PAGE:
Most Spaniards have brown and brown eyes with differing shades of skin colour - depending on where they live of course. Sure there are Spaniards with blue or green eyes but it's uncommon - Germany has people with brown hair and brown eyes alongside the more stereotypical blond hair and blue eyes - are the brown eye and brown hair Germans common? Not particulary! Same in Spain, most Spaniards have a 'look' as for the lack of that 'look' in Bilbao? You must be wearing the old blinkers 'Cokobo'.
  • Cokobo posted:

    on 15th July 2016, 17:06:55 - Reply

    Uh, Mike, sorry, but no, it is not that obvious. At the north of Spain (Galicia, Asturias, Cantabria, Basque Country, Navarre, Aragon, Catalonia and a big part of Castile) a dark haired-dark skinned person is hard to find. And that means aproximately half of Spain...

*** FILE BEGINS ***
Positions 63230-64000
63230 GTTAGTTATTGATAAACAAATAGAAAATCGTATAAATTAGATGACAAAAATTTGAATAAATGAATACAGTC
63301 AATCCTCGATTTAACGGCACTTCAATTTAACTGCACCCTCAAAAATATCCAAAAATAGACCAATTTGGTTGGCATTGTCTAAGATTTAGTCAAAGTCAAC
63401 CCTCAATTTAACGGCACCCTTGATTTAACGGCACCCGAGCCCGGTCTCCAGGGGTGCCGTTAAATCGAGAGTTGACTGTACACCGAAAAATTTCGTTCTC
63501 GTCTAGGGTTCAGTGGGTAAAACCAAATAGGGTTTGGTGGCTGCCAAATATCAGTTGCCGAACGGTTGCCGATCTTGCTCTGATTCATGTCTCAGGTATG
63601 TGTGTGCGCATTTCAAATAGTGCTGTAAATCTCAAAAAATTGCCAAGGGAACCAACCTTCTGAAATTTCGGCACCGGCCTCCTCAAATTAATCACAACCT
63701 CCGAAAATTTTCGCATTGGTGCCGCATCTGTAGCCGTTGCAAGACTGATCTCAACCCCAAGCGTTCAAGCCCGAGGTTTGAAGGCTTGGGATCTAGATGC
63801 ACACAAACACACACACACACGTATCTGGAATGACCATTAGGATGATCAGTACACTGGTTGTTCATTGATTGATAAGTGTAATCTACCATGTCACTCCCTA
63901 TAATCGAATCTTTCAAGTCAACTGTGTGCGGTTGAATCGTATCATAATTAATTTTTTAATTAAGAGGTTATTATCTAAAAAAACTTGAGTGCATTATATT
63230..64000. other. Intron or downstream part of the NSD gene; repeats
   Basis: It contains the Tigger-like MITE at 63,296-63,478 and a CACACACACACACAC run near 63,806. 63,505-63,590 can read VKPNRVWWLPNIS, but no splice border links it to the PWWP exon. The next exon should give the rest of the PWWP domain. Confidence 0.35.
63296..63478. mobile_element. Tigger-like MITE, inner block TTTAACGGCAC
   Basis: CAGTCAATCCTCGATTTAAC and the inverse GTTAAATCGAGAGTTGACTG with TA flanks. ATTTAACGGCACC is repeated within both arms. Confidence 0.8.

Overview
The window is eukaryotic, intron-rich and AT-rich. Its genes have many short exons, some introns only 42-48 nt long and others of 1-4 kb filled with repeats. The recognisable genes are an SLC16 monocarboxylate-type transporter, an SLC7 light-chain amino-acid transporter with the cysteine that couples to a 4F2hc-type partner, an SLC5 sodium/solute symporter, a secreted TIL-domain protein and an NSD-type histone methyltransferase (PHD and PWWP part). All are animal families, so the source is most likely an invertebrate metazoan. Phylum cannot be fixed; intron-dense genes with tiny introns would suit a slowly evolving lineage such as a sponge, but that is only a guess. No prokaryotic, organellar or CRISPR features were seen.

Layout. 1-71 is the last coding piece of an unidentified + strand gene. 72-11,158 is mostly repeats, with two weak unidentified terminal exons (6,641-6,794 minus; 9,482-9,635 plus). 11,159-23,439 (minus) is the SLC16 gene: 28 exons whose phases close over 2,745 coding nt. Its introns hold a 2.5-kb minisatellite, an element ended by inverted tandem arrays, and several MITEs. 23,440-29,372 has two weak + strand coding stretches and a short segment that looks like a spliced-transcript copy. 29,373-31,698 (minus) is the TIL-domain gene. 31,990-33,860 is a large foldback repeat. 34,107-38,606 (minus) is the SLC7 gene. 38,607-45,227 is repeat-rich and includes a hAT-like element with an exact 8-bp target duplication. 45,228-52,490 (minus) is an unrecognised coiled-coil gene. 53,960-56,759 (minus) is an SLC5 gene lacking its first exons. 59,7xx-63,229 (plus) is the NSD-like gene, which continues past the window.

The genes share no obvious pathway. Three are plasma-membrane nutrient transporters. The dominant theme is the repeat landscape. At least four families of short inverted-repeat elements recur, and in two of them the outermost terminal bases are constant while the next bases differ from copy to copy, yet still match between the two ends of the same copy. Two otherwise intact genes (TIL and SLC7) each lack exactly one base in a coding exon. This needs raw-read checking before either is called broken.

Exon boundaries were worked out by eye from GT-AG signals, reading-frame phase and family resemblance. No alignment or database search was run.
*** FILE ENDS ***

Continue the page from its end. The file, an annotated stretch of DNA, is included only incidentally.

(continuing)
The post is very accurate, indeed. And Alice's answer too. Although it is not so known abroad, Spain is very hilly, and that has become in many different populations across the country, only really mixing across the last century. And many of them have characteristics far from that "dark" steoreotype.
    It happens the same with many cultural events and traditions, like food (there is not really an Spanish Cook, there are many different regional foods, and if you taste food from Galicia or Basque Country, it has nothing to do with mediterranean food) or music (you can say flamenco is the typical Spanish Music, but the traditional music instrument in Galicia is the bagpipe and in Castile the traditional were percussion instruments).

    And believe me, it is not a matter of being ashamed at all. It is just that we are really proud of that diversity. You cannot say that Spain is like all the Mediterranean just because most of the country just does not fit the Mediterranean culture, nor the weather, nor the physiognomy, as most of France or the north of Italy doesn't either...
  • Mike posted:

    on 21st May 2016, 10:46:37 - Reply